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Local Book Notes: Sex, Vampires & Chicago's Steel Barrio

1. How We Do It. And By "It," We Mean "It."

"How long does pregnancy last?" Marlene Zuk writes for the Wall Street Journal.
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"Nine months, of course, or more precisely, 40 weeks, and we can use the date of last menstruation as a reliable indicator of when the pregnancy began. But as Robert Martin notes in How We Do It, his meticulously researched account of human reproduction from conception to early childhood, 'things are not always that simple.' In many female primates, including women, monthly cycles persist into early pregnancy, for reasons still poorly understood. The date of conception is surprisingly hard to pin down, and due dates are as much guesswork as measurement.

"Mr. Martin's humble but crucial acknowledgment that biology is unavoidably complicated - that we can't capture millennia of evolution or decades of research in glib sayings about the sexes' planetary origins or in single surveys of psychology undergraduates - is what makes How We Do It so compelling.

"It's not that Mr. Martin, a curator of biological anthropology at Chicago's Field Museum, claims that sexuality is such a morass of science, culture and mistaken beliefs that we should throw up our hands. Instead, he takes a calm, soothingly detached approach to the evolution of sex and child-rearing. No Mars and Venus, no extrapolations about why we evolved to love - or hate - strip clubs or whether bottle-feeding dooms a child to a life of puerile amusements and a career at the Kwik-E-Mart. Here instead are the facts of life as you may have never thought about them."

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Martin on Chicago Tonight last month.

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2. Biting Bad.

"Merit has been a vampire for only a short while, but she's already seen a lifetime's worth of trouble. She and her Master, centuries-old Ethan Sullivan, have risked their lives time and again to save the city they love. But not all of Chicago is loving them back.
BitingBad.jpg
"Anti-vampire riots are erupting all over town, striking vampires where it hurts the most. A splinter group armed with Molotov cocktails and deep-seated hate is intent on clearing the fanged from the Windy City come hell or high water.

"Merit and her allies rush to figure out who's behind the attacks, who will be targeted next, and whether there's any way to stop the wanton destruction. The battle for Chicago is just beginning, and Merit is running out of time."

Sold!

3. Chicago's Steel Barrio.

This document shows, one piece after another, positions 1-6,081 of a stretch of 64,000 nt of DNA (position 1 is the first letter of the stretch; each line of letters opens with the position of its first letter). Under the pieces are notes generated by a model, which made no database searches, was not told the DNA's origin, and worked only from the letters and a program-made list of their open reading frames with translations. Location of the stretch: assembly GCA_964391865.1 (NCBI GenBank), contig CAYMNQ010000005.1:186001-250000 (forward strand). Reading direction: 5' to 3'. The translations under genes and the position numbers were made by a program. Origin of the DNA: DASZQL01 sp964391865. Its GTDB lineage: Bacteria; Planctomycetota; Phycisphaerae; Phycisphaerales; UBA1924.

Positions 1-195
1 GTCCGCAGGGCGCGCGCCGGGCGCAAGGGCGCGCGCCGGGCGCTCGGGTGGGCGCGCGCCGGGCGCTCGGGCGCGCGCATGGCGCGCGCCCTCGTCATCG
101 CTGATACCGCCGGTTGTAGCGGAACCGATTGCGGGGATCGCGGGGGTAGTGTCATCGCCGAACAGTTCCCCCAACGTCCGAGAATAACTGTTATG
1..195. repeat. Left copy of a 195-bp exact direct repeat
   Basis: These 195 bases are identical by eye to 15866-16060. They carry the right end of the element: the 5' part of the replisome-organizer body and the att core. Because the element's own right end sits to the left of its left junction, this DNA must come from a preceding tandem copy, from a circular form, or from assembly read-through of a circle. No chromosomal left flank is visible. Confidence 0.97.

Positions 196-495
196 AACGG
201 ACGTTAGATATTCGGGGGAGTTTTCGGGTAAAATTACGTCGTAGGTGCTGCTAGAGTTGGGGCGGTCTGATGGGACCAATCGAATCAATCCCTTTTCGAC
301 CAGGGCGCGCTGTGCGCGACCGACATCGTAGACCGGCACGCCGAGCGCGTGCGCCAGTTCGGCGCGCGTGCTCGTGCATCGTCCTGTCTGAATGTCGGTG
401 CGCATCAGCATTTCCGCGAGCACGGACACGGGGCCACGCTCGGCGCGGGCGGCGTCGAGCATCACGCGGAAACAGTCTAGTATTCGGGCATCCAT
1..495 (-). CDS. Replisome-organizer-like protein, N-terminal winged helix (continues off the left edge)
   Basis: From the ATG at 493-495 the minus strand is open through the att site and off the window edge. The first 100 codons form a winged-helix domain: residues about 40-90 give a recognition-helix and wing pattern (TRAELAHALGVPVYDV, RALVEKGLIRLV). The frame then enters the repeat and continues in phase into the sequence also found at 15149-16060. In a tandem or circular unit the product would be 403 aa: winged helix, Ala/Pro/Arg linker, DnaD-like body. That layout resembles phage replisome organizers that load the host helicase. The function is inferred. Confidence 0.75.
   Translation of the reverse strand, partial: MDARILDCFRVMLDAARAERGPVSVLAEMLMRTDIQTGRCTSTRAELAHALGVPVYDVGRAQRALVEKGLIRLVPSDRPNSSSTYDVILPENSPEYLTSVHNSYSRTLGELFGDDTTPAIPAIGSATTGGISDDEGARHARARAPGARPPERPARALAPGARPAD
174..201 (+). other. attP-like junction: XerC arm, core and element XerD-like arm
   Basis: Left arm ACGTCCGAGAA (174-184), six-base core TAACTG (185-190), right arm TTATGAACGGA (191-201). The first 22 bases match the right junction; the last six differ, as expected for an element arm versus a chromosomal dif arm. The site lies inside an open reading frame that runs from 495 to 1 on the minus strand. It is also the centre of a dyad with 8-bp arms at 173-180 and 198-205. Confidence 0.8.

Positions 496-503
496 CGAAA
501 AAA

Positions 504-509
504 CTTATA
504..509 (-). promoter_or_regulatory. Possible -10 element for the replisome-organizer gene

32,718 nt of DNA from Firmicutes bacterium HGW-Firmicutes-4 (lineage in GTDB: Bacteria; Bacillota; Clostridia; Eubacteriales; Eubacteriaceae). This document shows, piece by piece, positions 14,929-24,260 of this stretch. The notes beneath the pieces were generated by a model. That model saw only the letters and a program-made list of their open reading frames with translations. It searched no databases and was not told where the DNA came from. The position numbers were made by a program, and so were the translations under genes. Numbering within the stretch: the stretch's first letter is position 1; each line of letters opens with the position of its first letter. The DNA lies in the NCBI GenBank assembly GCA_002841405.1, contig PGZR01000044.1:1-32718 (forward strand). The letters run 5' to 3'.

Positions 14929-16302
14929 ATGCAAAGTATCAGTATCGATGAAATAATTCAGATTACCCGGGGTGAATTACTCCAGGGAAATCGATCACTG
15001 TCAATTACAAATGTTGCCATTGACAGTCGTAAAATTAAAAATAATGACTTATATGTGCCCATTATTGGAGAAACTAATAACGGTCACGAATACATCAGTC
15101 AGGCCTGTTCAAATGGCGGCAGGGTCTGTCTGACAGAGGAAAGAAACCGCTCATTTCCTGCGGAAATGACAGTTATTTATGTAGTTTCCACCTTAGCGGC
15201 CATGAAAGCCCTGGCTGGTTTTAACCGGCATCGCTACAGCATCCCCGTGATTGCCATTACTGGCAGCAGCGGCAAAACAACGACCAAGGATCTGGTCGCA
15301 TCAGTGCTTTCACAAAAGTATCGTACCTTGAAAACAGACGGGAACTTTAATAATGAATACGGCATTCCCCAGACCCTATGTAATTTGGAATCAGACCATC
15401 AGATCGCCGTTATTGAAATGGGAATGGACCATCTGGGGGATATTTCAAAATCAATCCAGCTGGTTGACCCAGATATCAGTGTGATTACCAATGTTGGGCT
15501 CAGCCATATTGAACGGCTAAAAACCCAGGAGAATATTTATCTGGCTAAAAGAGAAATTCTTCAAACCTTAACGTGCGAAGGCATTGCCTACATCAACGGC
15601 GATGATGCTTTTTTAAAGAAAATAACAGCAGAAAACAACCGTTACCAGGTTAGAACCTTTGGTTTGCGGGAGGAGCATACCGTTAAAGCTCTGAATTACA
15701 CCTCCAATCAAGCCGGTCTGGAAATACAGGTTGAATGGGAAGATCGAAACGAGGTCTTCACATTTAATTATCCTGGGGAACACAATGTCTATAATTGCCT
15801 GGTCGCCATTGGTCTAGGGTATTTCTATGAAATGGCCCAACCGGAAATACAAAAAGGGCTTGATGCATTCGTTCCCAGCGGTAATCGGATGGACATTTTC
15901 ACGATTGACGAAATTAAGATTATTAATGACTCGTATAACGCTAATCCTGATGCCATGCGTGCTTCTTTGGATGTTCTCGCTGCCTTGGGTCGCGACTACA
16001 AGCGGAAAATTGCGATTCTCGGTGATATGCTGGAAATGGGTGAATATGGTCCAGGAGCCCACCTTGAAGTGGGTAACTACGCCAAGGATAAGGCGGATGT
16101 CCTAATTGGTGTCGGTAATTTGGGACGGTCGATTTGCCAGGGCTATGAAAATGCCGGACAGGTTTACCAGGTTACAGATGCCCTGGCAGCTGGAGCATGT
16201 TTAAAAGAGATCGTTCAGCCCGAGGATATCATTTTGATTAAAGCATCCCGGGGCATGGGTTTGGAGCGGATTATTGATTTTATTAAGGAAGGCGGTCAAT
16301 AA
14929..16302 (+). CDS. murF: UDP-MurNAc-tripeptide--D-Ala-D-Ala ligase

"Steel Barrio, a new book written by Michael Innis-Jimenez (historian and American studies scholar at the University of Alabama) and published by NYU Press, will give advocates, policy makers, politicians, scholars and anyone else interested in immigration a historical perspective on how new ethnic communities become assets to local communities as they cope with harassment and discrimination in time of national economic crisis.
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"Steel Barrio tells the story of how a community developed and survived the Great Depression to become the vibrant, active community that continues to play a central role in Chicago politics and society.

"This book investigates the years between the World Wars, the period that witnessed the first, massive influx of Mexicans into Chicago. Steel Barrio argues that the Mexican immigrants and Mexican Americans who came to South Chicago created a strong sense of community not only to defend against the ever-present social, political, and economic harassment and discrimination, but to grow in a foreign, polluted, industrial environment.

"Jimenez's areas of expertise include twentieth and twenty-first century Mexican and Mexican American migration to the American South and the American Midwest. His research focuses on Latinos/as in the United States, transnationalism, immigration, labor, and civil rights."

4. She and Him.

"Poets Amanda Ackerman and Luke Daly will give a free reading at the Poetry Foundation as part of this season's final Harriet Reading Series, an event program that features poets who have appeared on Harriet, the Poetry Foundation's blog. The series presents both established and emerging poets whose writing finds innovative approaches to the craft of poetry.

"Los Angeles poet Amanda Ackerman is the author of The Book of Feral Flora and of the chapbooks Sin is to Celebration (co-authored with Harold Abramowitz), The Seasons Cemented, I Fell in Love with a Monster Truck, and Short Stones. She is the co-editor of the press eohippus labs, and writes collaboratively as part of the projects SAM OR SAMANTHA YAMS and UNFO.

"Luke Daly is a Chicago-based poet, bookmaker and visual artist. He coordinates writing programs and bookmaking workshops at the Chicago printmaking studio Spudnik Press and curates their library of small press literature and artists' books. He co-edits the book series arrow as aarow."

Thursday at 7 p.m., Poetry Foundation, 61 West Superior Street.

Amanda Ackerman, "Human Time Poem"

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Comments welcome.



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Posted on July 24, 2013


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TV - M*A*S*H Theme Song's Weird History.
POLITICS - SCOTUS Blesses Church + State.
SPORTS - Beachwood Sports Radio: Unless Someone Dies.

BOOKS - The Legacy Of Racism For Children.

PEOPLE PLACES & THINGS - On Boredom.


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